Each workplace should aim to be safe and healthy for everyone, including employees, clients, and employers. When it comes to working with chemicals, there are a lot of risks involved. Businesses know it is a smart choice to care for the safety of the workers handling these chemicals. It not only helps reduce costs but also improves reputation.
The most important benefit is that untoward accidents can be prevented. When employees know that they are safe, they will feel content and happy, which boosts productivity.
Also, potential harm to the environment can be reduced. It’s all about understanding the correct ways of working with chemicals.
The Duties of Employers and Employees in Chemical Safety
Everyone should take part in maintaining a safe workplace. Chemicals are often dangerous, and one accident can turn into a catastrophic event. Both employees and employers should know about their key duties based on applicable health and safety legislation.
- Assess the risk levels of chemicals to employees and other people as well
- Figure out which substances are hazardous in the workplace
- Control exposure to these substances as much as possible
- Create a plan in dealing with emergencies and accidents
- Train and educate employees regarding these chemicals
- Perform regular health surveillance
Meanwhile, employees are required to do the following:
- Work with the employer, especially in obeying rules and procedures
- Report any issues right away, such as leakage, defects in plant or equipment used in the workplace
- Relay any incident or accident that may have led to the spread of dangerous substance
By understanding these duties, it will be much easier to manage chemical safety onsite.
The Steps to Chemical Safety
The best way to get started is to familiarise yourself with the hazard. Whether you are an employer or employee, you should identify the chemicals in the workplace, along with the dangers associated with them. From there, you can assess the risk involved to create a system that can help control exposure.
In many instances, exposure cannot be prevented, but it can be controlled. Chemicals are present everywhere, even in the cleanest offices. Most of the time, employees are routinely exposed to printing inks and toners. Paint, adhesives, and cleaning chemicals abound as well.
You do not have to work in a laboratory to be at risk. Therefore, everyone should pay attention to procedures that will help reduce spills and other problems and their effects on the body.
Increasing safety in the workplace requires adherence to a set of safety procedures, including:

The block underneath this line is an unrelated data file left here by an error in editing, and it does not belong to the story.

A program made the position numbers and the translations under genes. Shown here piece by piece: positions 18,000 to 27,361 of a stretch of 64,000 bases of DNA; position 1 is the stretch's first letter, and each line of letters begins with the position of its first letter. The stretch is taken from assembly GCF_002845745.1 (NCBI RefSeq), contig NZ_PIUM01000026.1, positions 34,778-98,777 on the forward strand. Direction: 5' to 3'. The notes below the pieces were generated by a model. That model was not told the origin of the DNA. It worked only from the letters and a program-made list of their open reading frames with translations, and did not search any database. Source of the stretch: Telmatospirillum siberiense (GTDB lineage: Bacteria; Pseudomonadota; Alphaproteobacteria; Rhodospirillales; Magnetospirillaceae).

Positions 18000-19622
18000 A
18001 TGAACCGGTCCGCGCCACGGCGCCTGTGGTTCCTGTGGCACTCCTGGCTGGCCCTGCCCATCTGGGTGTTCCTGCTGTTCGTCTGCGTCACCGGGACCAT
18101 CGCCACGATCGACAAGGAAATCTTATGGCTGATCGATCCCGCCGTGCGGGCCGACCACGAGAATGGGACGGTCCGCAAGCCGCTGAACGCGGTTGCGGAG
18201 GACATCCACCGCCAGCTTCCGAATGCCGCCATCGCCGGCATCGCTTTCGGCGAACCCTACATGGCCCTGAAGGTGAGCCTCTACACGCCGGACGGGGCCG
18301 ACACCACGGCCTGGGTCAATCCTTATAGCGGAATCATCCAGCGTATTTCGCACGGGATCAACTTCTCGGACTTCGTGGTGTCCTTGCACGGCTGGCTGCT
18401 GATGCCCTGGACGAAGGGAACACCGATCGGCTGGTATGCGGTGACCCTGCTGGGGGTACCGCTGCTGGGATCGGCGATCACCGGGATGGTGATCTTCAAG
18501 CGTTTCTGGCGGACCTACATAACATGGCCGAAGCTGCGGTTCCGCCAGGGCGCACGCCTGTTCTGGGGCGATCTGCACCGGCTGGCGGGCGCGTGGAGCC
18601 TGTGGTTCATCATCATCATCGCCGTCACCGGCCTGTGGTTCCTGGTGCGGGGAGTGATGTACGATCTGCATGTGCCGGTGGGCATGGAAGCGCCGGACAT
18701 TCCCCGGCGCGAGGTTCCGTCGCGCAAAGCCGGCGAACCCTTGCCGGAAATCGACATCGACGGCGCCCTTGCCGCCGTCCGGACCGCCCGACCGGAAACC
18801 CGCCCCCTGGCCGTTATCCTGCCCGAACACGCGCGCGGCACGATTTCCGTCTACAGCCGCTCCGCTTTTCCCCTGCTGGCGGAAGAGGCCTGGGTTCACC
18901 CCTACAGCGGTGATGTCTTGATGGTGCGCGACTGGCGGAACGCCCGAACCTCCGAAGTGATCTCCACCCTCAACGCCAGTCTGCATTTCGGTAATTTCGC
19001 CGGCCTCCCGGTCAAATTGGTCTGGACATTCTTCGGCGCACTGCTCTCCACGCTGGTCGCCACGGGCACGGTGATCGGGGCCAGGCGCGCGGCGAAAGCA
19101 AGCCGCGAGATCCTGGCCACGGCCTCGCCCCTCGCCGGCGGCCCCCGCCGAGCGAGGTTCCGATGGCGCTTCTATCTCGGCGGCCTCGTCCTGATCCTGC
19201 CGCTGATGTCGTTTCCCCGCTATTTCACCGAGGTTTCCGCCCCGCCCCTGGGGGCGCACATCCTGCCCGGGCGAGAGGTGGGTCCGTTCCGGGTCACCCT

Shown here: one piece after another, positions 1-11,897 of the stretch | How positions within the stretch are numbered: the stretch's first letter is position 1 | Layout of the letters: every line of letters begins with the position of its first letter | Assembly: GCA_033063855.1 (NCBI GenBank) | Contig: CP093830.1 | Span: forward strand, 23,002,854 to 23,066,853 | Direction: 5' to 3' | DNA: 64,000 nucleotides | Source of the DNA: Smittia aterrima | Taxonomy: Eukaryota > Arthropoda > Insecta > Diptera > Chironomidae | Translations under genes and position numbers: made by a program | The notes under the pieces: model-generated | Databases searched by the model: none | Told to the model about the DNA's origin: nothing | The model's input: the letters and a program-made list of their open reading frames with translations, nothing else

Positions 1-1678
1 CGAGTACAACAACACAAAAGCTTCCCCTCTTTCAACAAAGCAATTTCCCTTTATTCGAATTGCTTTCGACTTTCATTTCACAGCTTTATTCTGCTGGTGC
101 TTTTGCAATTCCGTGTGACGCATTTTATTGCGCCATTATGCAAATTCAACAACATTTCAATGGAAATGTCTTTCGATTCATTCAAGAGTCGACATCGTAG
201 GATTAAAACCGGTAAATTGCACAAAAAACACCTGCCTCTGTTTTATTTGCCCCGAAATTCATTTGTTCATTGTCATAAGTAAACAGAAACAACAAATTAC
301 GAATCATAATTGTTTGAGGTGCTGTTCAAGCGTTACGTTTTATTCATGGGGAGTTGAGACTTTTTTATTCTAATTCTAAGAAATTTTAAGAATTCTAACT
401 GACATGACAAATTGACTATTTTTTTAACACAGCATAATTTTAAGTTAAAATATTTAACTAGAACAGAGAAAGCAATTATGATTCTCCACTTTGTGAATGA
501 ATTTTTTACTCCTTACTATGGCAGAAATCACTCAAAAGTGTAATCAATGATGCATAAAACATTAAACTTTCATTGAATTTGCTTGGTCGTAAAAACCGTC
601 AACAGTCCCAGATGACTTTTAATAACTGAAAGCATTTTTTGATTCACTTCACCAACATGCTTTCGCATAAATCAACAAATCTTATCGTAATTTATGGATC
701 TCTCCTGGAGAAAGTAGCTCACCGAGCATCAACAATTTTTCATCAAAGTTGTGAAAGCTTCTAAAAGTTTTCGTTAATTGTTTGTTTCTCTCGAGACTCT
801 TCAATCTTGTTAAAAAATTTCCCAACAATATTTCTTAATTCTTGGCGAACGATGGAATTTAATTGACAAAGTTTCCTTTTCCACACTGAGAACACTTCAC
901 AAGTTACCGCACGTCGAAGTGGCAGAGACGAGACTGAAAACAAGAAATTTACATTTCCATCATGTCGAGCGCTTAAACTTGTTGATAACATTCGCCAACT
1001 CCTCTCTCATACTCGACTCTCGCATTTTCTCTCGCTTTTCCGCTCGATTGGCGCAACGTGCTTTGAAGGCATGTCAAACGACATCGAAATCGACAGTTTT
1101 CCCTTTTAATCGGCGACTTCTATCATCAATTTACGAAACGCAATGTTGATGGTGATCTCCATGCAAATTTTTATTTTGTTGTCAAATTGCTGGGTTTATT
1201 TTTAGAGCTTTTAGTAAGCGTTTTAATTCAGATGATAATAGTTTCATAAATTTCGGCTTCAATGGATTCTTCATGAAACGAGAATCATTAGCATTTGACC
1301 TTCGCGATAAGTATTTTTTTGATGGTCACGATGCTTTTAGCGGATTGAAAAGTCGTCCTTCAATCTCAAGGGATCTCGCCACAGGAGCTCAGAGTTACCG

Everyone should follow the protocol.
Many employees are not enthusiastic about dealing with complicated rules. It is the job of the employer to make them understand and accept that following these protocols are a part of their duties. From reading the instructions to knowing the composition of the chemicals, employees should know what they need to do.
The workplace should be clean and tidy.
It is much easier to prevent spills and accidents when the workplace is clean. A dirty and cluttered desk, for example, can easily lead to mismanagement of chemicals. Also, employees can easily trip and fall if there are wires on the floor. What if these employees were carrying delicate containers with chemicals in them? Regular cleaning is worth the time and expense, mainly because it is effective in helping avoid accidents.
Label items correctly.
One big mistake that typically happens in the workplace is the incorrect labelling of certain chemicals. Worse, some are not labelled at all. It can be remedied quite easily by merely using sticky notes. Of course, it is much better to categorise with clear names of the chemicals properly.
With the abovementioned steps, you can help keep the chemicals contained, and the workers are safe from harm.
The Importance of Personal Protective Equipment
Chemicals exist in different forms, including liquids, powders, vapours, mists, and dust. Some can have a low impact, but others can potentially cause harm.
Resins, glues, solvents, dust from wood machining, fumes from soldering, and carbon monoxide from motor exhausts are all considered dangerous to health. They can have various effects on the body, including:
- Brain and nervous system damage due to mercury, lead, and pesticide exposure